Modern cabbages in genus Brassica are descended from leafy wild mustard plants native to the Mediterranean seacoast. Used both for eating and edible ornamental landscaping, cabbages are usually classified as either regular head cabbage (B. oleracea var capitate) or Chinese, sometimes called Napa, cabbage (B. campestris var. pekinensis). Both consist of leaves layered one upon another to form a ball. While head cabbages are usually quite compact and round, Napa cabbages are typically looser and may be either cylindrical or round, resembling a tighter head of romaine lettuce.
Cultivated from centuries in China, the plant’s popularity across Europe may be attributable to the Celts, who brought the plant back from invasions into Asia Minor, eventually passing it on the the conquering Romans. The Romans spread cabbage farther although it wasn’t introduced to America until much later when Europeans and colonists brought tit to the New World.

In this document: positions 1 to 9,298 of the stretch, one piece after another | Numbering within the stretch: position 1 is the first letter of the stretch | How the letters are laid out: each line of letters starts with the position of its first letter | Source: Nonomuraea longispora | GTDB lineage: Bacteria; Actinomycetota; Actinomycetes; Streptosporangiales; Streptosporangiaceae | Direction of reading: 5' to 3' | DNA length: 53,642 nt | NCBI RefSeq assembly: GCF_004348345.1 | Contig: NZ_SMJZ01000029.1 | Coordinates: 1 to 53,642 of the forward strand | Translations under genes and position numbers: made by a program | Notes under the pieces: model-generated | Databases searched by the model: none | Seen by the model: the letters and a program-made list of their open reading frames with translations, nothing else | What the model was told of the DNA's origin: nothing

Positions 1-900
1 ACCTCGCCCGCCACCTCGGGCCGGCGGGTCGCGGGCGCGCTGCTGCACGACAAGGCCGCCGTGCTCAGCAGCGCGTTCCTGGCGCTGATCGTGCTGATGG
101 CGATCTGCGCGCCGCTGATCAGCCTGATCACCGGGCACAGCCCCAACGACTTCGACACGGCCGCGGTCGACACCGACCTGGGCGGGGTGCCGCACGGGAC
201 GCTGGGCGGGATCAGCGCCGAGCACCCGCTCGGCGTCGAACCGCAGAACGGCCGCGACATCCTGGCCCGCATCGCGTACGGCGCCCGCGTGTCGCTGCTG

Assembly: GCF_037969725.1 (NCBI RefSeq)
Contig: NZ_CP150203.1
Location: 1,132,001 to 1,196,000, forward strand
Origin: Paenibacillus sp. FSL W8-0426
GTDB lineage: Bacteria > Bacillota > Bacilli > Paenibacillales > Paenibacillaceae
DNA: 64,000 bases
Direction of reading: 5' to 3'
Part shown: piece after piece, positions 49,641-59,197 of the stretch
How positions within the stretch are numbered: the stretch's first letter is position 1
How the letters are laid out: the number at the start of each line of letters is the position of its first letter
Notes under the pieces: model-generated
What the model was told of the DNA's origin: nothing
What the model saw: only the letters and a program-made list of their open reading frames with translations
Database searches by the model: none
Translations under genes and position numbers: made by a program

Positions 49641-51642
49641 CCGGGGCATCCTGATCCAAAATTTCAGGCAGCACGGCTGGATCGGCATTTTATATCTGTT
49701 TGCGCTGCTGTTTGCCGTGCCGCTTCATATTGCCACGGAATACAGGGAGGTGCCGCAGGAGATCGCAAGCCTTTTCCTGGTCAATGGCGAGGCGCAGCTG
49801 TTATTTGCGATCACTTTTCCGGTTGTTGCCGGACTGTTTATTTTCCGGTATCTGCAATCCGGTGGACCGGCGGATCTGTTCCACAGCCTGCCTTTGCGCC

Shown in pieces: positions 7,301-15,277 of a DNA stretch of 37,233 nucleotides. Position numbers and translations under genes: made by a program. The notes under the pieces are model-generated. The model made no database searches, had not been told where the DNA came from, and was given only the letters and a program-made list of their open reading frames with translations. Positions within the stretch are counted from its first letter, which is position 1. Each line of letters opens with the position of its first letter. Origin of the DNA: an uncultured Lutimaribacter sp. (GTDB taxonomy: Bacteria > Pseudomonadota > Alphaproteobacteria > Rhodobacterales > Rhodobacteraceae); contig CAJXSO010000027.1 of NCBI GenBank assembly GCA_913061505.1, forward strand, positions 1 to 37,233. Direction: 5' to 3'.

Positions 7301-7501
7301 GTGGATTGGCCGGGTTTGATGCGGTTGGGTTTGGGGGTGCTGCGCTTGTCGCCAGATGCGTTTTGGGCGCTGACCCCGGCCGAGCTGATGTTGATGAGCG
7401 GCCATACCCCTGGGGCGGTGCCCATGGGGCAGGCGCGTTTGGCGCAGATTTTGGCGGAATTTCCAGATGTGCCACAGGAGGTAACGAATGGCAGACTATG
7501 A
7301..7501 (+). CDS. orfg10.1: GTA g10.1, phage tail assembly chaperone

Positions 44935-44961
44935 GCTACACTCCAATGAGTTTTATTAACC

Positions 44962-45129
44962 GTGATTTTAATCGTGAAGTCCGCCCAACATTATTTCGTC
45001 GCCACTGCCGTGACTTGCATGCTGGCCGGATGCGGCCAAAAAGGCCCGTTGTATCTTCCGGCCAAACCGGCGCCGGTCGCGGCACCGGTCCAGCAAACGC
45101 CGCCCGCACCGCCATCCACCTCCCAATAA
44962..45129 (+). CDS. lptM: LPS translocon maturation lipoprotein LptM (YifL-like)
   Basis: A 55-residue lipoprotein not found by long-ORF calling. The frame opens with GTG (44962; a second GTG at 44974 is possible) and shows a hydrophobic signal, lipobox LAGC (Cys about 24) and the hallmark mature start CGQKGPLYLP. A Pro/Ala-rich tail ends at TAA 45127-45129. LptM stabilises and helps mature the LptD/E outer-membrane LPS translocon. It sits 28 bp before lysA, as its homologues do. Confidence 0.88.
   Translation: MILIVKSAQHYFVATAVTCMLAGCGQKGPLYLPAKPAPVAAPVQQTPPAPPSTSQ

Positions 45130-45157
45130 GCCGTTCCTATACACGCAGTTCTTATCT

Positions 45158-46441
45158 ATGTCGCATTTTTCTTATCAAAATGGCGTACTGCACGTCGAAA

Napa cabbage has a milder taste than regular green head cabbage and is often used for soups, pickling, stir fry, or egg rolls. Head cabbage is used in a variety of dishes like coleslaw and sauerkraut and has become one of the world’s most popular vegetables particularly in Russia, Poland , and Germany.
References: Cornell University, Texas A&M Agrilife Extension Website, UC Davis Postharvest Technology website, University of Arizona College of Agriculture and Life Sciences, University of Florida IFAS Extension, Western Growers Association.